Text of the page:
Sunday, January 23, 2011

Book Review: Understanding the Book of Mormon

For Christmas I got Grant Hardy's Understanding the Book of Mormon: A Reader's Guide. It came recommended by Bushman, a name I respect even if I haven't read his work yet, and looked like a different kind of scriptural study than I had done before. Hardy was the chief editor of the Reader's Edition of the Book of Mormon published a few years ago, so he is intimately familiar with it and its structure in ways few others are.

I like it overall and there are several parts of it that I'm going to take particular note of and jot in my own scriptures; but it also has some pretty large flaws (to my way of thinking) that prevent me from universally recommending it. In this post I'm going to talk about the book itself and in another I'll stick to specific things he talks about that I want to comment on or remember.

Hardy has set himself a difficult task, addressing both people who believe that the Book of Mormon is the word of God and those who believe Joseph Smith is a devilish deceiver. It would be much easier in some respects if he addressed only one or the other, but it also provides him some freedoms. Saying from the outset that he is not out to demonstrate the truthfulness of the Book gives him certain latitudes with both audiences that he would not have if he were only addressing one. It adjusts expectations, so that LDS readers aren't put off by a lack of testimony thumping for instance. Or at least, I'm not put off.

His goal is to convince both LDS and skeptics that the Book of Mormon deserves more serious, concerted thought than he believes we/they have given it. The prophets have said little different.

Hardy is a literary analyst. That's his job. It's what he does. To me, the book is less about understanding the Book of Mormon -- which I interpret as understanding what the Book of Mormon is trying convey -- as it is a literary analysis of the Book's three major narrators (Nephi, Mormon, and Moroni). That's not a bad thing, but it is an acquired taste and a specific purpose. If you don't go looking for literary analysis you will likely be disappointed in not finding whatever else you were looking for.

He asks over and over what we can learn about the narrators from what they chose to include in their records, what glaring omissions there are, and how they incorporated their selections. This makes for intellectually interesting reading, though I object when he says several times that it is the analysis of the narrators that makes the Book "interesting."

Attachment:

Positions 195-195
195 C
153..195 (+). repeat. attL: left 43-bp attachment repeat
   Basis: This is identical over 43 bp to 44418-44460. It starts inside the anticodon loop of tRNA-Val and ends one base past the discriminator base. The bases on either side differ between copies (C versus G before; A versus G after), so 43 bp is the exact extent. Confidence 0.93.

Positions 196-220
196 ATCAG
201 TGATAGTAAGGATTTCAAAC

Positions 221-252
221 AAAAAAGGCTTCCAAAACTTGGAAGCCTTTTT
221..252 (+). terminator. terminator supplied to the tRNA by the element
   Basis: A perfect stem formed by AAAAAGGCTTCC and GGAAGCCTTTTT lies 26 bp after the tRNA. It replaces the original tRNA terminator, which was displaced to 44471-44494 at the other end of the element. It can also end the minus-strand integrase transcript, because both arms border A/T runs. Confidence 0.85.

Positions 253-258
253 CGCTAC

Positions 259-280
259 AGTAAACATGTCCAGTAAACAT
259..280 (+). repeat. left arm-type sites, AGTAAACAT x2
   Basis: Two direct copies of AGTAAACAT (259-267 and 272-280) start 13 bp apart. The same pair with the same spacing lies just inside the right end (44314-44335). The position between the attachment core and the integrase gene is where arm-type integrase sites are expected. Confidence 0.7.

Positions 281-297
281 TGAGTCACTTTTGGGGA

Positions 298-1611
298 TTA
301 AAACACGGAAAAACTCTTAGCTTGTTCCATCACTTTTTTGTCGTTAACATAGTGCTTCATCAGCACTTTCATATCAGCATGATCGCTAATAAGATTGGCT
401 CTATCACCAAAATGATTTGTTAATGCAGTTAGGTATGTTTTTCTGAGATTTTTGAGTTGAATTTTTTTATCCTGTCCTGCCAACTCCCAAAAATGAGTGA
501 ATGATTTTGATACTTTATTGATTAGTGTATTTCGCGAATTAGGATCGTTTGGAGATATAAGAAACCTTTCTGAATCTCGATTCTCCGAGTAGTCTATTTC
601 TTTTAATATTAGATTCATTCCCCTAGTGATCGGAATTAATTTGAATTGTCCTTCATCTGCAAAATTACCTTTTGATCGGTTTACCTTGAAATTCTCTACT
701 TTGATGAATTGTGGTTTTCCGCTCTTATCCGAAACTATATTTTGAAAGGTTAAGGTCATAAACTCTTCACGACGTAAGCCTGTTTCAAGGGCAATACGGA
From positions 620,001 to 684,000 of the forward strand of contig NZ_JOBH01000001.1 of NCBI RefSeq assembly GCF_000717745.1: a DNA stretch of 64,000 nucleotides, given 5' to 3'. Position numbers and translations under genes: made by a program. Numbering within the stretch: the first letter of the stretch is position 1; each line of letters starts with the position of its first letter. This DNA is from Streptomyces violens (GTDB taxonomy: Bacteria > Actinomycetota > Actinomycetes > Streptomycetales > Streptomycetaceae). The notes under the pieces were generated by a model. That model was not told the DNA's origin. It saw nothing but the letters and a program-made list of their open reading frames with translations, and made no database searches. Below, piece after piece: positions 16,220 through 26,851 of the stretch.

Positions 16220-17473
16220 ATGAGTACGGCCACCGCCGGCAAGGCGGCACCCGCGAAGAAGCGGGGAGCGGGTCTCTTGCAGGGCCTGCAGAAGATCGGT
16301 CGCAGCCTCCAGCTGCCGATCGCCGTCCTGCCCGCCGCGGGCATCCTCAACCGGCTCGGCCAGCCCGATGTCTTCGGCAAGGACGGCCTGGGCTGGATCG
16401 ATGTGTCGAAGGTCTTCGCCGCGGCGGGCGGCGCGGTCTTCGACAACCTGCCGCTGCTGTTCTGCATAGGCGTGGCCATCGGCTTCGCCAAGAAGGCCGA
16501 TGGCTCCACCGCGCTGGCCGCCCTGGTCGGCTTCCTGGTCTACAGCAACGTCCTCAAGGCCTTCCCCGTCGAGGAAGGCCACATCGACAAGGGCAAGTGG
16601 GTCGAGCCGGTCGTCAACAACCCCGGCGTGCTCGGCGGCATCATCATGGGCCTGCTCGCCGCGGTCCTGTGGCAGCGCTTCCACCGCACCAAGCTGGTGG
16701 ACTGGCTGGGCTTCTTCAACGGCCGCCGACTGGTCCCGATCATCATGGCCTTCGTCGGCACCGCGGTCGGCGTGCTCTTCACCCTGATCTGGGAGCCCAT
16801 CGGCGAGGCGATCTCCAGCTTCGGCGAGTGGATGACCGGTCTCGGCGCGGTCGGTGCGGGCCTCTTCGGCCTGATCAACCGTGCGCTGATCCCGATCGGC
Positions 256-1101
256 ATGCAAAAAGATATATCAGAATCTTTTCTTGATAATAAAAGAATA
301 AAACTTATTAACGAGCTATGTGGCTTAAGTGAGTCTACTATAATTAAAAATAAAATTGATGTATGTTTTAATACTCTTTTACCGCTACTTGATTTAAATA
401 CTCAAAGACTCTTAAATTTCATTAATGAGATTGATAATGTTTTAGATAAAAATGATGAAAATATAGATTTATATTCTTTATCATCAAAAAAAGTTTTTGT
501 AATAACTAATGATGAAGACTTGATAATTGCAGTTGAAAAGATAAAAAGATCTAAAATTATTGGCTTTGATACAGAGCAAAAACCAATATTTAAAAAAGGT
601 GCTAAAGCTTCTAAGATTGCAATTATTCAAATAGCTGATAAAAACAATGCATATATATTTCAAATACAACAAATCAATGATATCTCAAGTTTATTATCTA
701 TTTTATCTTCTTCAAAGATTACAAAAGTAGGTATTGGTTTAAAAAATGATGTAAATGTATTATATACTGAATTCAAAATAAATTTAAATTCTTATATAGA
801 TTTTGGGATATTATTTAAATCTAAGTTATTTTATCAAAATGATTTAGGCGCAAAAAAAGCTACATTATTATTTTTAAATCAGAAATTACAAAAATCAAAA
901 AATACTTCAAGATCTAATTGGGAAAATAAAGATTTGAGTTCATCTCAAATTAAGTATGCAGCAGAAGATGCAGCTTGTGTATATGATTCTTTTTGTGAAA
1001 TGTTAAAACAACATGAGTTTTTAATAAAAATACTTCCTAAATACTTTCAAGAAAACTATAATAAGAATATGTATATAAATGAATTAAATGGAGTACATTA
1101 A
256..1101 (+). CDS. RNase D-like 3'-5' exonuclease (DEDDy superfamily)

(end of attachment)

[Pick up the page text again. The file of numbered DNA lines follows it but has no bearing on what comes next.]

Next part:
Particularly this second part opens wide the doors to unfounded speculation and this is where I find most of my difficulties. Like many religious authors, he starts out well by saying phrases like it is possible that... or one story that is consistent with the evidence is...; then he inevitably ends up with phrases like certainly, surely, and it is obvious that... when there is nothing certain, sure, or obvious about it. My wife found his characterizations of Nephi "unfaithful." I came away feeling more that he was trying to be deliberately provocative in an attempt to make both audiences take this kind of analysis more seriously: Okay, so you don't like my interpretation: what's yours? Despite that, there were some interesting and poetic thoughts I liked and some I will ponder on more.

His discussion of Mormon is much more laudatory, praising Mormon for executing a very difficult set of goals and balancing his roles as historian, prophet, and author well. Because of Hardy's long association with the structure of the Book, he is able to bring to our attention unique parallels between sections, demonstrating that when Mormon or Moroni borrow phrasing from other parts of the book, it is deliberate because those particular phrases are used nowhere else. Hardy is careful to quote the Book at length, highlighting key phrases and words, and he does an outstanding job of providing context for all quotes. Indeed, the context is the message for him.

I recommend his book for people interested in treating the Book of Mormon like literature. He does his job and he does it well. Just don't go looking for something that isn't there.

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